Pete Wells Awards Two Stars to Mu Ramen
Last March, New York Times restaurant critic Pete Wells published a list of the Top 10 Ramen Destinations in New York, and awarded Mu Ramen in Long Island City the top spot. He seemed to have underestimated both his cultural authority and just how badly New Yorkers were craving a bowl of good ramen, as by the next day, the restaurant, which had been operating as a pop-up in a bagel shop, had shut themselves down due to an overwhelming demand for reservations.
Wells received some public backlash, which he addresses in his review of Mu this week. In fact, he uses the first seven paragraphs to clear the air and argue that he was not, in fact, the villain in this culinary tale. As he explains to his readers, “Last week, Joshua Smookler, Mu Ramen’s chef and its owner, told me ‘the real reason’ he had decamped from the bagel shop. ‘I was scared of the government finding out what we were doing,’ he said, even though he believed it was legal, ‘and was afraid that would have an effect on our doing a brick-and-mortar.’”
OK, you’re off the hook, Pete.
He then goes on to explain why the more-permanent Mu Ramen deserves two stars, and how it “impressed” him on his visits. He wants diners to try other dishes besides the ramen and encourages you to listen if the appetizers “call your name; they definitely called mine.” While the chicken wings stuffed with foie gras and brioche “did not stop traffic, which they are clearly meant to do,” he does recommend the edamame, “U&I” (which stands for uni and ikura), the scallion pancake with smoked trout, and the clams in saffron aïoli. Then comes the biggest compliment of them all:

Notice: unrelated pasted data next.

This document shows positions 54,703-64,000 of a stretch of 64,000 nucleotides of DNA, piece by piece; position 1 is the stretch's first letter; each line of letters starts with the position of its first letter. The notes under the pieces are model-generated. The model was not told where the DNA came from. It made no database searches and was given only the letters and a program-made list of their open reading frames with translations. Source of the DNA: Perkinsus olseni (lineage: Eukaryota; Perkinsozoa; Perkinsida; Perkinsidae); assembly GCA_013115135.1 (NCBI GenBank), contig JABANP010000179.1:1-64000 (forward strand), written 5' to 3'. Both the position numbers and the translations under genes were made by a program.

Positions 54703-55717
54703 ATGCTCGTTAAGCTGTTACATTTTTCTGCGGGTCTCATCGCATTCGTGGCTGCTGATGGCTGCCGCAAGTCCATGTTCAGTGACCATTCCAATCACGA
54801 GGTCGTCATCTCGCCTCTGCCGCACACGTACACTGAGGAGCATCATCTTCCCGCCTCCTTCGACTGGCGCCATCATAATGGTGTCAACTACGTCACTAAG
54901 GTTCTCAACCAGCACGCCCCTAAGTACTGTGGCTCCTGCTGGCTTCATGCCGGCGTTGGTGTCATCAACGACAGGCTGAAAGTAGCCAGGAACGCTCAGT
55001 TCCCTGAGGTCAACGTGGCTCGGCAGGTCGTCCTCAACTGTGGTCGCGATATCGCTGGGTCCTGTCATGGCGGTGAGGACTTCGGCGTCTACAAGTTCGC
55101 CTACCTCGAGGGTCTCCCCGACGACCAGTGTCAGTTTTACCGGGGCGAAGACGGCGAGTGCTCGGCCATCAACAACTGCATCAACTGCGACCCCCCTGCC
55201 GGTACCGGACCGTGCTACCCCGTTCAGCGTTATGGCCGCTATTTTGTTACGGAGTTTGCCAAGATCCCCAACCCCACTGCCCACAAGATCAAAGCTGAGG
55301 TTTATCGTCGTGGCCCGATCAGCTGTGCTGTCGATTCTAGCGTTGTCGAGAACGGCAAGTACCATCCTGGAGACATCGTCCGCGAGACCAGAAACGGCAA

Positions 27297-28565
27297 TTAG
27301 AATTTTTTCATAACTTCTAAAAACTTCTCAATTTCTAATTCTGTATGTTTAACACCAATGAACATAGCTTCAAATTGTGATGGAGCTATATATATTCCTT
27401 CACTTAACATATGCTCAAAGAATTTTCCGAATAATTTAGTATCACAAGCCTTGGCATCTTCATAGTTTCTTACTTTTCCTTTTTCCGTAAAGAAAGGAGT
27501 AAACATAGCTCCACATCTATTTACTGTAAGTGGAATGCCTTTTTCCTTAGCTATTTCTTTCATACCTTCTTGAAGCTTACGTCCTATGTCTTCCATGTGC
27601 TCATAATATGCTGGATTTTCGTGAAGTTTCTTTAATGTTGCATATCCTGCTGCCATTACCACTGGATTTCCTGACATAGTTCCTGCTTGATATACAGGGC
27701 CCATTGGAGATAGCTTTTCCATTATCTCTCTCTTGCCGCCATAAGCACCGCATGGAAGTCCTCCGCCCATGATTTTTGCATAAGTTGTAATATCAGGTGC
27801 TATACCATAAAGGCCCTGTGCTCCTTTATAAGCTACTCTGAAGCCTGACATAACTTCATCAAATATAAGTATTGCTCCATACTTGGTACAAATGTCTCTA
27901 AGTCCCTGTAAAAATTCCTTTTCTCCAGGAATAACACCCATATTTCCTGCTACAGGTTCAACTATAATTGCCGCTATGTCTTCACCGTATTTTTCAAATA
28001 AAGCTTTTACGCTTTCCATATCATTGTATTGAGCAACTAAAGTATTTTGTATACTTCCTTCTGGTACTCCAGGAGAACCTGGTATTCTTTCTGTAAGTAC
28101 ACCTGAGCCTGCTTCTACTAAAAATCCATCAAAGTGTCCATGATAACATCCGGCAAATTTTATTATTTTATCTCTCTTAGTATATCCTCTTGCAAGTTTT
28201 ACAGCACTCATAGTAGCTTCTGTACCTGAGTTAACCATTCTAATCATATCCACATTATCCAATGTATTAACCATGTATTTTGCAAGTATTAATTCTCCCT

He recommends “all ramen.”
This is quite a statement of confidence and appreciation — not even Ivan Orkin received such a positive blanket judgement of his work when Wells gave Ivan Ramen two stars last August. Wells praises the “like heavy cream” tonkotsu, the “full-bodied knockout” shoyu, and the signature Mu Ramen. He even cautions other chefs, as “The weightiest, richest possible broth is not necessarily the ramen ideal… Mr. Smookler’s ramen is so compelling in part because it’s an exception. My praise for it should not be taken as a signal to other chefs to try to make soups as robustly silky as his.”
In other words, don’t try this at home, kids.
He ends his review by once again addressing the kerfuffle he accidentally stirred last year, of which he apparently has few if any regrets; as he puts it, “if I had it all to do over again, would I still tell the world how much I admire Mu Ramen? Do I feel the same way now? Absolutely.”